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A B C D E F G H I J K L M N O P R S T V W Y

Could your wishes specified in your will be overruled by the Court?

Could your wishes specified in your will be overruled by the Court?
Thursday 30th July 2015

The recent Court of Appeal case which saw Mrs Ilott win £164,000 from her mother’s estate despite being written out of her will, has attracted great media attention and rightly so.

Whilst some headlines report that this case is ground breaking and undermines the reasons for making a will, in our view, this is going too far.

The late Mrs Jackson fell out with her only daughter when she decided to elope and get married at the age of 17. When Mrs Jackson died in 2004, having never reconciled with her daughter, she had left her entire estate (all £489,000 of it) to three charities. She instructed her Executors to fight any claim brought by her daughter.

It has been reported that Mrs Ilott (now aged 54) has five children, is on benefits, has no pension, and was living in rented social housing accommodation.

Mrs Ilott’s claim that her mother had failed to make reasonable financial provision for her, brought under the Inheritance (provision for Family and Dependants) Act 1975 was successful. The judges were influenced by the fact that Mrs llott had “real financial need” and also that Mrs Jackson had little association with the charities who she wished to benefit from her estate.

Unfortunately, family relationships sometimes break down and in such circumstances, people do feel that they should have the right to exclude a particular family member from benefitting if they so wish.

Whilst this decision does seems to undermine that very principle, it has to be said that the judges’ reasoning is very much dependent on the specific facts. In assessing a claim under the 1975 Act, the court has to decide whether the provision made in a will is “reasonable” with particular regard to the needs and resources of the parties. In this case, the claimant was in specific financial need and the charities were not.  The award was limited to a level that would enable Mrs Ilott to buy a property and to have a small cash sum that would not affect her state benefits.'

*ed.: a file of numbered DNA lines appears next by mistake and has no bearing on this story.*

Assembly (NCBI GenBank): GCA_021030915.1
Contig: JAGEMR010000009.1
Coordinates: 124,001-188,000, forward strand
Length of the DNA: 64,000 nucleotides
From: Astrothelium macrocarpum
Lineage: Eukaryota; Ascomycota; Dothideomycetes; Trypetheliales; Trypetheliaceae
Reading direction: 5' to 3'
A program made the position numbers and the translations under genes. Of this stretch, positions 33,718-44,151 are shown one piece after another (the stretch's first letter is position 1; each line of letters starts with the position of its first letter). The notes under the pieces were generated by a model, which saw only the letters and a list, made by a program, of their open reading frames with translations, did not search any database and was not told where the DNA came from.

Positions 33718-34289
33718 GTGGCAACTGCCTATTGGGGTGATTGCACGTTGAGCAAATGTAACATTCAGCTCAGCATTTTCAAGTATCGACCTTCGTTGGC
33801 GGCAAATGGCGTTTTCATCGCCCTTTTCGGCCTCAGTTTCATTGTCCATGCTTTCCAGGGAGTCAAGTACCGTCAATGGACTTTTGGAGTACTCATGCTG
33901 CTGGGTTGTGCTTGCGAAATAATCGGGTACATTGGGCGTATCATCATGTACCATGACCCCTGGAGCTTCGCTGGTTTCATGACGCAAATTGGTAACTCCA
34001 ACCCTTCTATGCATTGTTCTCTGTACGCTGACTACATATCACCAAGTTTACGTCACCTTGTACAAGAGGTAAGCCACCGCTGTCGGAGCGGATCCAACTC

Generally speaking, adult children not in financial need will still face an uphill battle in bringing a successful claim.

For those who anticipate potential disputes in respect of their own estates, thought should also be given to the steps that could be taken to make a will as robust as possible. Setting out a detailed explanation of what is being done, and why, explaining your connection to those you intend to benefit, and perhaps even giving a degree of flexibility to your Executors to determine how part of your estate is distributed could mitigate the risks.

For further information on the case, please see http://www.brabners.com/blogs/dispute-resolution/woman-omitted-her-mother-will-wins-164k-inheritance

If you would like more information about estate planning and/or wish to create a new Will or update your existing one, please contact the private client team. 


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